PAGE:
Compilers reads the programs and translates it completely before the program runs. That is, the compilers translates the program whole, and then runs it. This is unlike the interpreter’s one-line-at-a-time method.

These aspects of programming got me thinking a bit.

Compilers remind me automatic processes, like when we are operating on auto-pilot. Our brain is still taking in information, but it’s not processing it one bit at a time; it’s more big-picture, and less into the details at a given moment.

However, when we are learning something new, our brains are more focused on the details and more interested in processing things in bits, and then “running” it. That is, when we are struggling with new information, or just ingesting new information, our brains are more apt to take it bits of information at a time, processing it, and then moving on to the new piece of information. That way, if something is not understood, it’s realized early on in the process, and that can be remedied.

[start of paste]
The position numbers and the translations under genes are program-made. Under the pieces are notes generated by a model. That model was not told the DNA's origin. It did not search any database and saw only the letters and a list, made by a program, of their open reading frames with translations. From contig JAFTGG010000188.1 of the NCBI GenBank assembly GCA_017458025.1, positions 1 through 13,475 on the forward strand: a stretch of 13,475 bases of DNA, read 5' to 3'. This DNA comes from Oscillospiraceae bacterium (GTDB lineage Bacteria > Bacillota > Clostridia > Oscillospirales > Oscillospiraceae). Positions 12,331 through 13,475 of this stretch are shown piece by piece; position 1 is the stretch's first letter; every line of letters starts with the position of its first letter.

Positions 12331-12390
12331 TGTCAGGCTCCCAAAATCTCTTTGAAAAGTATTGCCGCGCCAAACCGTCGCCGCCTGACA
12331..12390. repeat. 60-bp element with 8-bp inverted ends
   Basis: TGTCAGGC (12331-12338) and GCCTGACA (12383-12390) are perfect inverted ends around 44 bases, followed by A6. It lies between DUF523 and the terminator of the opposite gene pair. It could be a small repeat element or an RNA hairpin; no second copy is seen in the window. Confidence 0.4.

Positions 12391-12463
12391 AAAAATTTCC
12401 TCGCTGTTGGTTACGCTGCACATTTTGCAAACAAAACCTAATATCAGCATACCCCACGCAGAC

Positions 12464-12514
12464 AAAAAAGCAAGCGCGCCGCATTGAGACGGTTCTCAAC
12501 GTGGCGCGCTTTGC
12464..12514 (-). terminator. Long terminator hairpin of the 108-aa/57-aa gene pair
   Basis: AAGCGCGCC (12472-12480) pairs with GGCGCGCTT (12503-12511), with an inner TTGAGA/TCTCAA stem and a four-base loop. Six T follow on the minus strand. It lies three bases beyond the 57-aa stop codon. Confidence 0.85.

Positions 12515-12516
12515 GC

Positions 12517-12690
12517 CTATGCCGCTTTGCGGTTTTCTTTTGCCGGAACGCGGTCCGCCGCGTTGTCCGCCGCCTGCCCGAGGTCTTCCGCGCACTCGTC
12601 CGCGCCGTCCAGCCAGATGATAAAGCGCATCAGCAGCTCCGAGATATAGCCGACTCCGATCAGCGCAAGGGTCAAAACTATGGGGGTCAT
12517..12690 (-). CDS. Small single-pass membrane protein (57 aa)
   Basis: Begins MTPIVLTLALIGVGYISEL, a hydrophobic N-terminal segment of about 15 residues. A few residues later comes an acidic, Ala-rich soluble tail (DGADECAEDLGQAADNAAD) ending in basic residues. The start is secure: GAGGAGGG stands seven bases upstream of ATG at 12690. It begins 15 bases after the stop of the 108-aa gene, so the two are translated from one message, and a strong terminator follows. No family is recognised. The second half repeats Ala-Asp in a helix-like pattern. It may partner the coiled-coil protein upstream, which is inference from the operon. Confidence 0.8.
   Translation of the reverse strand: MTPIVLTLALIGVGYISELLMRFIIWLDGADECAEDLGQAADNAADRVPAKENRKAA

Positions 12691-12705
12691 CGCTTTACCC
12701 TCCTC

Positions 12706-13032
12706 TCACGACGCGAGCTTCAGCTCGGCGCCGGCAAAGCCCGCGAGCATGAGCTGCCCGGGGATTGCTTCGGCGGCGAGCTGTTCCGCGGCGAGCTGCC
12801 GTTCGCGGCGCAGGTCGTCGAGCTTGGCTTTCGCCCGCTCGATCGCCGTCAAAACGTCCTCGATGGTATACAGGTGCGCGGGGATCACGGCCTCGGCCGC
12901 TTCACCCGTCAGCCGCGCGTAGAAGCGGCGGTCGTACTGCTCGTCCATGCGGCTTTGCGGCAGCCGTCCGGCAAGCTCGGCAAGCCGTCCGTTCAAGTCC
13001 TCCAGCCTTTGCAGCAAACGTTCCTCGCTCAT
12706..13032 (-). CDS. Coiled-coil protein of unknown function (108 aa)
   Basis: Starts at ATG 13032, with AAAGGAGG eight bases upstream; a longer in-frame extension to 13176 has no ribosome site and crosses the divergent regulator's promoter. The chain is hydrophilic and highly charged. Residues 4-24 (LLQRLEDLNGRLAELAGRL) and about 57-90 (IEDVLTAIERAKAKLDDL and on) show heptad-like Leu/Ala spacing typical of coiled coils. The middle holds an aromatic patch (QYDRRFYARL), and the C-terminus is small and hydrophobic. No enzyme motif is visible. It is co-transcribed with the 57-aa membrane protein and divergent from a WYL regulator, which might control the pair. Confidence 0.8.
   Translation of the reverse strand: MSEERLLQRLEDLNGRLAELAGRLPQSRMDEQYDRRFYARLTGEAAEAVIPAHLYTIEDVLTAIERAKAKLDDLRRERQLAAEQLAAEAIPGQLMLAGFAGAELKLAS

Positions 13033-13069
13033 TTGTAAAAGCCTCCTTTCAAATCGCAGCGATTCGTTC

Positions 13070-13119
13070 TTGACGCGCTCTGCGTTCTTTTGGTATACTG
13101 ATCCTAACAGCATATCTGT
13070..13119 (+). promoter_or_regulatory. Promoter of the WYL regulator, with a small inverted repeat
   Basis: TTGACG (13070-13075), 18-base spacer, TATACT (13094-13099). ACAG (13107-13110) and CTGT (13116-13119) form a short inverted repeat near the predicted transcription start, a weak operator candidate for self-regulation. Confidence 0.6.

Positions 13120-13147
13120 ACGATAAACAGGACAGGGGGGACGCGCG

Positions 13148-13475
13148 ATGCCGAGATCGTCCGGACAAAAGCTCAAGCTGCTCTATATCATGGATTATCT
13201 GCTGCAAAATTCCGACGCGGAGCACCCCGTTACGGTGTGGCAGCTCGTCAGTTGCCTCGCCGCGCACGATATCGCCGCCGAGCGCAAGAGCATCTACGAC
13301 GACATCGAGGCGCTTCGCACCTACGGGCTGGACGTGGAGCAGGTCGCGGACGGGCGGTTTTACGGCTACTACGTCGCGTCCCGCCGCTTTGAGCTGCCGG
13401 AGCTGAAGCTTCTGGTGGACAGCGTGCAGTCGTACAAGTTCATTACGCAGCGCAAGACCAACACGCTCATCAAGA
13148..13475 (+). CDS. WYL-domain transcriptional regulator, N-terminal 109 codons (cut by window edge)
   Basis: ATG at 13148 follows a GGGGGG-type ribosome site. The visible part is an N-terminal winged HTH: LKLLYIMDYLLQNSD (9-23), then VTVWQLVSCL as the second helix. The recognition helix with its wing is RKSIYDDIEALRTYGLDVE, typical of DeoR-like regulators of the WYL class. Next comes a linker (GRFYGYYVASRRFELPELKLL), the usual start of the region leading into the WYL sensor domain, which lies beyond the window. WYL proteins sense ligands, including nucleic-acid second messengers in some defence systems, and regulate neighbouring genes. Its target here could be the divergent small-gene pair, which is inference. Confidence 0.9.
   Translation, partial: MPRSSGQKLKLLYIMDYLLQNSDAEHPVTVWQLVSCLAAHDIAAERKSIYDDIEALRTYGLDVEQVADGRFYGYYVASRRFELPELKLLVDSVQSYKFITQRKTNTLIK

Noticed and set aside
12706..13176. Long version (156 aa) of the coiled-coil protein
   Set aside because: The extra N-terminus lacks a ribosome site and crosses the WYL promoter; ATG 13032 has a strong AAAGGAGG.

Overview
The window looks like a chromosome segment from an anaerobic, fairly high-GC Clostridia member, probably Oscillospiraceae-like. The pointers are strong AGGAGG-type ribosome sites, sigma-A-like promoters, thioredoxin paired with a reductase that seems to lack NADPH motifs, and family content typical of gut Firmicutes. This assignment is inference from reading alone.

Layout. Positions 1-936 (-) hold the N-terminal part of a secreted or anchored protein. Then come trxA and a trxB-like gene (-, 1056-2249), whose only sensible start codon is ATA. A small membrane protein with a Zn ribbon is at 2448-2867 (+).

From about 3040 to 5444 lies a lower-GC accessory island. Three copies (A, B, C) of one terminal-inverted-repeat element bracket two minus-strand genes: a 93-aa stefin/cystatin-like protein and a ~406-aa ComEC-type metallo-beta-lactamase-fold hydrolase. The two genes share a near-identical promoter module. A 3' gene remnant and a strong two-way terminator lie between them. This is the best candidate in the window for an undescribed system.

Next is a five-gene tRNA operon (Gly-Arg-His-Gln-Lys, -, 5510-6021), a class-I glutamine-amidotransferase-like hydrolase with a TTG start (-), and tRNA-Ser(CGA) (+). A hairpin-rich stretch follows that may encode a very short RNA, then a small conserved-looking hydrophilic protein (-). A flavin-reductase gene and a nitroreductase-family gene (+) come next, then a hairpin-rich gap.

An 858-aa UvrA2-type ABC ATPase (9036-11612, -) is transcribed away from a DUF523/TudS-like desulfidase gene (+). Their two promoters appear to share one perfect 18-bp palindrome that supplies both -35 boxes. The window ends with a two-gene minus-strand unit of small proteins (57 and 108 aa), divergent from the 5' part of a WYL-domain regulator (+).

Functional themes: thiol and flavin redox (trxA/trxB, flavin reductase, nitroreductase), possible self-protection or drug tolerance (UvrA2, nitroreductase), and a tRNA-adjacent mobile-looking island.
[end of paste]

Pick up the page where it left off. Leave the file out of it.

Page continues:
Monty Python’s influence in Neuroscience

Ever heard of the computer programming language called Python? Where do you think Python got its name from?

Monty Python!

Python programming has had an increasing effect on neuroscientific developments. In fact, with the growing field of computational neuroscience, Python programming has taken a role in how neuroscience research occurs.